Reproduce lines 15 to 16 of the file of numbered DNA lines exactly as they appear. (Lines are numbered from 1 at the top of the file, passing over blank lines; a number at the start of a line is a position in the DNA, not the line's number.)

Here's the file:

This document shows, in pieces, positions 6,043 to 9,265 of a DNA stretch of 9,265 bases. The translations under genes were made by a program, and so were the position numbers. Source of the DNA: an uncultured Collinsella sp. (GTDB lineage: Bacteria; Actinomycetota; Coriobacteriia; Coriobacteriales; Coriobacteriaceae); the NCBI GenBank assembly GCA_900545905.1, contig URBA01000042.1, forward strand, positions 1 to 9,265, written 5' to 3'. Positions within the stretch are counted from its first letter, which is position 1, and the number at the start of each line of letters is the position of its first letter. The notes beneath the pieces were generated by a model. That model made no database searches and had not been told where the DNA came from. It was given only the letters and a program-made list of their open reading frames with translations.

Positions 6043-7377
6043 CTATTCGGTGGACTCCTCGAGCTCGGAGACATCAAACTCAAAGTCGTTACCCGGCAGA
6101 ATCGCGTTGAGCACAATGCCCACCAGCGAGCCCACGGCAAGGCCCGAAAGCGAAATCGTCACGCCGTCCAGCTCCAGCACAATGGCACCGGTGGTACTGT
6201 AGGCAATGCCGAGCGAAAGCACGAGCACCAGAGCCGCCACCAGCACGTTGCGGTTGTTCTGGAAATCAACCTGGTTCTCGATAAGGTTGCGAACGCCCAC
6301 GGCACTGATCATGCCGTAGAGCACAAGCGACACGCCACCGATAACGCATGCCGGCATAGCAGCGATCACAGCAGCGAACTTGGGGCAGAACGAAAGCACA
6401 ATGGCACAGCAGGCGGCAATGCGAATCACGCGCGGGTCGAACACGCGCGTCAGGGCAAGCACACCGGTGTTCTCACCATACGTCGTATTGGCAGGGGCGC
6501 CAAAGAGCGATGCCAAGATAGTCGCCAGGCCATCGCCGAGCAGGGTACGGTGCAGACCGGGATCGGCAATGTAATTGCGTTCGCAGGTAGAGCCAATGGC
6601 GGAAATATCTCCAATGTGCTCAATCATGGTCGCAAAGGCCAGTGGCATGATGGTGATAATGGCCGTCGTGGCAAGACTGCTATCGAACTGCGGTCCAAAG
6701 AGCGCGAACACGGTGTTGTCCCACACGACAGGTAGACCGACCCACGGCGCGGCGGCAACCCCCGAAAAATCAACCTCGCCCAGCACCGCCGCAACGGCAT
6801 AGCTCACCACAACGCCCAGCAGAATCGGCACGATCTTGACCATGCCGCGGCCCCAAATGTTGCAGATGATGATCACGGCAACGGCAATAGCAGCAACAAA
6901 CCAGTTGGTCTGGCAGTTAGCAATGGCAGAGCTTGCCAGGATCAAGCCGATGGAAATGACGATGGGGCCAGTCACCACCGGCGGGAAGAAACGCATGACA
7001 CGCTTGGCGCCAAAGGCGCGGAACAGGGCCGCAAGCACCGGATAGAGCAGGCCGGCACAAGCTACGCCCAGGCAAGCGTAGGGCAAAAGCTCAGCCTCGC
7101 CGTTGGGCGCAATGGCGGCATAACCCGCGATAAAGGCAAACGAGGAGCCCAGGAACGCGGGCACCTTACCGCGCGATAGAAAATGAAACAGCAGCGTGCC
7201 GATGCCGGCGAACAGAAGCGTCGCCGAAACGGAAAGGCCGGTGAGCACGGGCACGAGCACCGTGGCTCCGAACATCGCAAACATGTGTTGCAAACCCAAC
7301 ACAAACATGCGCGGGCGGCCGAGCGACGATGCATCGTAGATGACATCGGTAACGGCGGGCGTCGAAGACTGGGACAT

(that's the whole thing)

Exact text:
7201 GATGCCGGCGAACAGAAGCGTCGCCGAAACGGAAAGGCCGGTGAGCACGGGCACGAGCACCGTGGCTCCGAACATCGCAAACATGTGTTGCAAACCCAAC
7301 ACAAACATGCGCGGGCGGCCGAGCGACGATGCATCGTAGATGACATCGGTAACGGCGGGCGTCGAAGACTGGGACAT